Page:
B2B marketers are not usually in the same room with the reader when the messaging is being read. They aren’t there to see the person yawning, looking at their watch or not giving the message any more than a glance. The trick to keeping it short is to write the communication. Then let it sit overnight. Then review it the next day and remove every word and sentence that is not critical to its purpose.

Don’t go on and on about product details in a communication inviting attendees to a Webinar demo. Don’t give away all the details of a case study you’re asking prospects to download.

2. Forget your big vocabulary.
B2B marketing communication is always more effective when it uses simple, direct language. The easier it is to read by anyone, the better. Some assert that one should use formal language when talking to, say, academics. However, everyone, regardless of education level, prefers simple, straightforward language. This is especially true when learning about products or services they might want to use. Clearer, more basic language also helps keep the communication short.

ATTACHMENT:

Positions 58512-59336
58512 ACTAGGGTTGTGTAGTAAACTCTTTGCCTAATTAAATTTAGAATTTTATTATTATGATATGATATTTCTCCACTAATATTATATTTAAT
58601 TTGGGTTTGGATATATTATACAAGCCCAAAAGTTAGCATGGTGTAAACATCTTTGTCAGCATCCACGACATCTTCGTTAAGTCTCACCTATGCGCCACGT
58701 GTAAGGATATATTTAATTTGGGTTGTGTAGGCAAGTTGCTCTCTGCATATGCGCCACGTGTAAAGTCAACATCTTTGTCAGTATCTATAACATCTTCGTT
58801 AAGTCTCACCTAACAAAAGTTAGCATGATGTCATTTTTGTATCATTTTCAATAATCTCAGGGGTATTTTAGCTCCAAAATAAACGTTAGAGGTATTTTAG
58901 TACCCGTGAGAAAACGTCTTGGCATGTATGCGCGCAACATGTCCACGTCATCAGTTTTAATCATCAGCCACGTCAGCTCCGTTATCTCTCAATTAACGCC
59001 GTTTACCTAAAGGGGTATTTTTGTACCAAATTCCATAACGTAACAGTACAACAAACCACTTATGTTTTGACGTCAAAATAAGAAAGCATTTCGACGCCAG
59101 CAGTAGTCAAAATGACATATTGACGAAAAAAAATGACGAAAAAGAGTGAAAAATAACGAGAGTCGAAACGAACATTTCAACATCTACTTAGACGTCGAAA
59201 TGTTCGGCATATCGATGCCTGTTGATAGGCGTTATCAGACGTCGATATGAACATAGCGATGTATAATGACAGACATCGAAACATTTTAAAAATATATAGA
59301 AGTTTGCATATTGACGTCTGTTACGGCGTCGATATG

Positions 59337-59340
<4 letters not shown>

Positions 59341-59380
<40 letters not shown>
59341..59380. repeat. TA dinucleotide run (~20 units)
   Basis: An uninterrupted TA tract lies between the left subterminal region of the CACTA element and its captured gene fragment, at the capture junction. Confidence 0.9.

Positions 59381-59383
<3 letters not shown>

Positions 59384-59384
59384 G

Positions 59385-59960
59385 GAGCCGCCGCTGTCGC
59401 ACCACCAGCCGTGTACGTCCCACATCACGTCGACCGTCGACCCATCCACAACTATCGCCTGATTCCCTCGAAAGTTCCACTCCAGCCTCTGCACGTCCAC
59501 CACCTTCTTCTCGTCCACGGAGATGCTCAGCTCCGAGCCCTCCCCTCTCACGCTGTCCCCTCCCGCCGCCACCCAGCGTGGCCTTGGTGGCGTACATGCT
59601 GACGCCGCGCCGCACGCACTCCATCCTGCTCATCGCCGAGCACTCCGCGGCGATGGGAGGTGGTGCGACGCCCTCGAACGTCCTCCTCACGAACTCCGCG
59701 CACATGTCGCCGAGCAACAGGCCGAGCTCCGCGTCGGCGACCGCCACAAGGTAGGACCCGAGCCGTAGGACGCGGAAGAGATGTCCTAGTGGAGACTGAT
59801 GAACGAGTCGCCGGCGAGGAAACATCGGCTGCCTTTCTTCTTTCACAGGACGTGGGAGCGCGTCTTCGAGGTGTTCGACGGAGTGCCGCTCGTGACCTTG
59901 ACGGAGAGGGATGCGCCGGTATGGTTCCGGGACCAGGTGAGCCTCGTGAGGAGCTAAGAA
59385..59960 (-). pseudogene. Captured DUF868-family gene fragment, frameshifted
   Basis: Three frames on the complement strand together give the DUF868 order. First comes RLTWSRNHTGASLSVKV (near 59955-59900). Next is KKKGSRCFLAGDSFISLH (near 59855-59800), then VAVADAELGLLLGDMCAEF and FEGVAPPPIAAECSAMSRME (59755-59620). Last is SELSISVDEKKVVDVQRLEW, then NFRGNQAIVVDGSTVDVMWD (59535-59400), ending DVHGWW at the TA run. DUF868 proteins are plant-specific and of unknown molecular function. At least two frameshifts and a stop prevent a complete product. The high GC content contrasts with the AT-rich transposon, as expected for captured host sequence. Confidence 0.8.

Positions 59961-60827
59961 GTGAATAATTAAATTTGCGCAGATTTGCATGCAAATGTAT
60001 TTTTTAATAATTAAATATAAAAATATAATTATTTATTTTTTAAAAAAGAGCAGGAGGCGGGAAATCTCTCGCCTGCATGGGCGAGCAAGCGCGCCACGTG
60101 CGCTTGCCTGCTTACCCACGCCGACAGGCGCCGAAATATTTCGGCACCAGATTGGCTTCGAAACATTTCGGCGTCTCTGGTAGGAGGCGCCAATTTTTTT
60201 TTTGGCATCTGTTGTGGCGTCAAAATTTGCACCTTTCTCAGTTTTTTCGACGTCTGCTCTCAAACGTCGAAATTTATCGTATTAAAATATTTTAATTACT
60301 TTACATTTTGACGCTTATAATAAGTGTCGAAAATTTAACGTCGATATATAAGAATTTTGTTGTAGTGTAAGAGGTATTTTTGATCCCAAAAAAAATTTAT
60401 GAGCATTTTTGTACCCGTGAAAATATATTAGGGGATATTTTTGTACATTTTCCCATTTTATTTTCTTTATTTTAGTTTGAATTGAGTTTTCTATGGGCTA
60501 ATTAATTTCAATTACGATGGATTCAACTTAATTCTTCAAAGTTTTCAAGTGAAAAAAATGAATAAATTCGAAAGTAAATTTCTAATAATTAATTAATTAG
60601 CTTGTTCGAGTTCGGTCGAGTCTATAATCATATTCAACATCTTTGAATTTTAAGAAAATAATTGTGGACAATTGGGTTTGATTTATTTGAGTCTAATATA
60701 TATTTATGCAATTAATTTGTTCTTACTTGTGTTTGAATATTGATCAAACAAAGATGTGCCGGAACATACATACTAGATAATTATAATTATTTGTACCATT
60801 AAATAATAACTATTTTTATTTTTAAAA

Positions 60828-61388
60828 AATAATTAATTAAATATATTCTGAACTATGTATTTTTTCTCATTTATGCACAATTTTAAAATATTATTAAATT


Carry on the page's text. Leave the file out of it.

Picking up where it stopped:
This isn’t new advice. In fact it’s been said over and over and over again by me and others. What’s disappointing is how often I still see these rules broken. B2B marketers have a better chance of standing out from their competition in this crowded marketplace by just following these two simple rules.

B2B marketing tip: Targeting prospects on your Web site

All smart marketers agree that reaching the right people with their B2B marketing message and content offer makes the biggest difference in the success of marketing efforts. Sending the wrong message to the right market, or the right message to the wrong market, is a complete waste of money.

That’s why automated lead nurturing is such a rapidly growing B2B marketing approach. By automatically emailing a new offer to a lead/prospect — based on the action that person has last taken — boosts the targeting and gives marketers a better chance of sending the right message and content offer to the right person.